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Sattari – The honey and the sting

Sanjeev V Sardesai

In Sattari, a city dwelling visitor shall immediately feel the dramatic diversity between a ‘concrete jungle’ and the ‘real jungle’. One can relate, at close range, with the mighty Sahayadri Range, more commonly known as the Western Ghats. This Taluka of Goa, set at its North-East corner, is a paradise for many, wishing to either just loiter and relax, or pursue their adventurous spirit in mountain climbing, trekking, exploring, cycling or plainly scrutinising the natural world, first hand.

The Sahyadri hill range or the Western Ghats have been acknowledged as the worlds’ hotspot for flora and fauna – many species of which are still unknown to humans. So travelling from Sanquelim to Valpoi, the administrative capital of Sattari, one has to pass through a miles-long route, flanked by some of the most exotic flora, and draped in ‘thousands of shades of green!’ During monsoons, there seems to be unfailing competition, amongst the trees and shrubs, to portray their inherent beauty, through respective colourful inflorescences.

As visitors glide in their vehicles, along this route, one aspect that you experience is the absence of inhabitation for miles on end. The artistic perception would be that of being enveloped, in the healing green womb, of Mother Nature! The first sign of inhabitation, in such serene environ is the small shrine besides the road, at Redeghat. Many passing vehicles pay obeisance at this shrine, seeking a safe journey!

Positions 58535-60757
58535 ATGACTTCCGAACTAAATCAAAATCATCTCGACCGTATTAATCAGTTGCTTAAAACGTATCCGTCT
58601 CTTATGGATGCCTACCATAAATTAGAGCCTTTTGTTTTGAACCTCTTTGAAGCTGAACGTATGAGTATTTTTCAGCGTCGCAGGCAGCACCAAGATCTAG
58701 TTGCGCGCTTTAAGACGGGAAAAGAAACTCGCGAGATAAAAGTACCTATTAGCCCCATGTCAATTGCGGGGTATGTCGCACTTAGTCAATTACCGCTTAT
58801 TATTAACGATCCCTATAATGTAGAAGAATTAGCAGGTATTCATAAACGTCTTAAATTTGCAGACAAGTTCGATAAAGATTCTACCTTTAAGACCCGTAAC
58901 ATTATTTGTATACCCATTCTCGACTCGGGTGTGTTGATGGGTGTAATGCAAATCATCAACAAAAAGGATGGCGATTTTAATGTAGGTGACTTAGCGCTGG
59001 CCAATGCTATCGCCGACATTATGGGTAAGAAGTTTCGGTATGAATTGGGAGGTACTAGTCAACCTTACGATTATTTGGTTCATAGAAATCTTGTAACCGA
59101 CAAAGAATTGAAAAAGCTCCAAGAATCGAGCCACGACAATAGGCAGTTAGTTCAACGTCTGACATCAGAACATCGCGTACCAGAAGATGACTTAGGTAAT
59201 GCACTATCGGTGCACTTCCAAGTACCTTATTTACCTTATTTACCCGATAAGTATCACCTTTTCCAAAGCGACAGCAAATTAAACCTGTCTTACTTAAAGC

Immediately a short drive ahead, one can see a reverse “Y” intersection towards the left side. This road leads you to a small village ward called Nagve. About 1000 to 1150 metres down the road, you will come across a few modern day houses. Ask and you will be guided to an opening in the forest, at the dead end of the short road. Here you can lay your eyes on some wonderful granite carved idols, lying bare and open to the skies, weathering the harsh climate. The most interesting idol here is that of Devi Tarini, a presiding deity of River Mhadei, standing in a boat. The fact that these idols are in the open and still surviving impeccably, is a wonder! Such is the beauty of Goan heritage!

After laying eyes on these idols, we then proceed to Valpoi. ‘Sattar’ literally means ‘seventy’ in local parlance; hence could this be a cue that there are, or were, 70 villages in this taluka? Possibly!

Sattari was made famous by the brave local warrior, with Rajasthani ancestry, Dipaji Rane. He retaliated against the Portuguese regime for the atrocities laid upon his people in Sattari. His band mustered the courage to attack and literally conquer the Fortress of Nanus – a very strategic fortification on the banks of River Mhadei. The Portuguese feared him the most, as his capabilities of warfare, in such thick forestry, was beyond their physical control. Sadly, today, other than a portrait of him on horseback, there is no trace left of his possessions; however, the records of the Portuguese give him due credit.

Recounted by locals as folklore, Dipaji Rane is mentioned in an incident that took place at the Sonal village in Sattari, at a location called as ‘Mhovacho Guno’. Sonal Village is gifted amply by nature, with vast natural beauty. The River Mhadei flows from here, gurgling along its way to meet the mighty Arabian Sea. Just across this village was the now defunct ancient trading mountain pass that led to the neighbouring state of Karnataka.